E. coli Directory
E. coli is a bacterium that lives in the digestive tracts of people and animals. Some types of E. coli can cause bloody diarrhea, stomach cramps, nausea and vomiting. In some people, this type of E. coli may also cause severe anemia or kidney failure, which can lead to death. Other strains of E. coli can cause urinary tract infections or other infections. You get an E. coli infection by coming into contact with the feces of humans or animals, directly or through tainted food. Symptoms usually start 3 or 4 days after contact with the E. coli. Follow the links below to find WebMD's comprehensive coverage about how E. coli is contracted, the symptoms of E. coli infection, and much more.
What Is E. Coli?
Undercooked meat and muddy lettuce: How E. coli makes you sick and how you can prevent it.
Food Poisoning: What to Know
Learn about the germs, viruses, and parasites that are the biggest causes of food poisoning.
WebMD explains traveler's diarrhea and how you can avoid it.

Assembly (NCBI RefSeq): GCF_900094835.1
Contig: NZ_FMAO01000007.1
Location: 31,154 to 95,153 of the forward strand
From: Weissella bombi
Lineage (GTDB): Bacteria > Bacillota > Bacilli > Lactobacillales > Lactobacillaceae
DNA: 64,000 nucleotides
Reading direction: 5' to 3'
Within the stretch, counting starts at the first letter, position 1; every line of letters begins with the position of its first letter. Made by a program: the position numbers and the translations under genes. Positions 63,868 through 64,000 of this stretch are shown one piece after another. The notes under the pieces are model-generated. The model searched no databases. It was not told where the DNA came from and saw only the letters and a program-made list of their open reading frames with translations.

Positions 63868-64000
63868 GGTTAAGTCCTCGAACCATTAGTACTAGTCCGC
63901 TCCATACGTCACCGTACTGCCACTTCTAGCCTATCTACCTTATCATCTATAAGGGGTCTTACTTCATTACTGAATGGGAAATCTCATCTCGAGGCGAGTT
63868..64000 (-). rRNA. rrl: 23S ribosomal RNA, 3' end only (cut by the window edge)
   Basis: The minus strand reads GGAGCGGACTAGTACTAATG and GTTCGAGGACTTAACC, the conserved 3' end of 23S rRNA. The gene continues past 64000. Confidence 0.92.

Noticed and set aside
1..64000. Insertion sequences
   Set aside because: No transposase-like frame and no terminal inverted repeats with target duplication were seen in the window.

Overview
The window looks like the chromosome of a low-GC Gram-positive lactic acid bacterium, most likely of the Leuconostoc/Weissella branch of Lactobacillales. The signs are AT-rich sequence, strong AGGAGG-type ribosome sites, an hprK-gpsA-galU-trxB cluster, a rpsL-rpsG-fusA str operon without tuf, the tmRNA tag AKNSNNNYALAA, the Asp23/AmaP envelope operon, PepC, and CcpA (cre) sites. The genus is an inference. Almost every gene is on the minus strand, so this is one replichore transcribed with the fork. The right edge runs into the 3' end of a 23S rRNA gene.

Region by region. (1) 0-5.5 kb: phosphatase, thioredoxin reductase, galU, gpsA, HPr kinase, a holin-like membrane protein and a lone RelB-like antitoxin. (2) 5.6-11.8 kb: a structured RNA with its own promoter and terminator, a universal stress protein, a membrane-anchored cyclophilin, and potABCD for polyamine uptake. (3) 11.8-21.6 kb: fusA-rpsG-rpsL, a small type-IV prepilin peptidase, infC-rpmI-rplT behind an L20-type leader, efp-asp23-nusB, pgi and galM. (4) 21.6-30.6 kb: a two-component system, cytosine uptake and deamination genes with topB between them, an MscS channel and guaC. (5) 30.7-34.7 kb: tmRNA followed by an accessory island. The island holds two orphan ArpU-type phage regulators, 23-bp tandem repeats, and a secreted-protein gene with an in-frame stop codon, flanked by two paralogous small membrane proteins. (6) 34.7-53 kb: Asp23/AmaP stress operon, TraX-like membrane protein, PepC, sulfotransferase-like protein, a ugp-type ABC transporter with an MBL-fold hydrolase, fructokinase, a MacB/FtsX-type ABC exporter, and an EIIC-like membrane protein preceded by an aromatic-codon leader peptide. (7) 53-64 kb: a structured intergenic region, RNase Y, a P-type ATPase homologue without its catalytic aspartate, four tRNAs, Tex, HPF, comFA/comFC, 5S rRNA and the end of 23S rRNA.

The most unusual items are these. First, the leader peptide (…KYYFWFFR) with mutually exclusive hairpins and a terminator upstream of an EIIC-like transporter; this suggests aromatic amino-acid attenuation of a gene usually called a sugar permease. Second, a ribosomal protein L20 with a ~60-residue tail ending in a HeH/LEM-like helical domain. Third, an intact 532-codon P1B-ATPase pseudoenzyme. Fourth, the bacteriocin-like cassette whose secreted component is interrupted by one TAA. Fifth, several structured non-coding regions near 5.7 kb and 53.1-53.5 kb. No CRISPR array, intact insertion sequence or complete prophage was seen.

The Basics of Food Poisoning
From symptoms to treatment to prevention, get the basics on food poisoning from the experts at WebMD.
Public health experts tell WebMD about the 'dirty dozen' of places where germs love to hide. Learn about sources of e-coli infection and more.
9 Food Poisoning Myths
WebMD consulted food safety experts to dispel common myths and offer advice on avoiding food poisoning.
Summer Safety: Swimming Pool Water Problems
WebMD provides information about common toxins in swimming pools and at the beach and how you can avoid them.
Lettuce Learn to Wash Produce Properly
The government's recent warning about some packaged fresh spinach has people worried about the safety of their produce, especially greens and lettuces.
E. coli Food Poisoning
No one wants to be bound to the bathroom with a nasty case of food poisoning. Here’s how to avoid E. coli bacteria from contaminated food.
How Safe are Organic Foods?
Nutritionist, Marion Nestle dispels common myths about organic foods.
The Truth About Washing Greens
Fresh vegetables are vulnerable to bacteria because they often come in contact with soil and water. Is washing enough?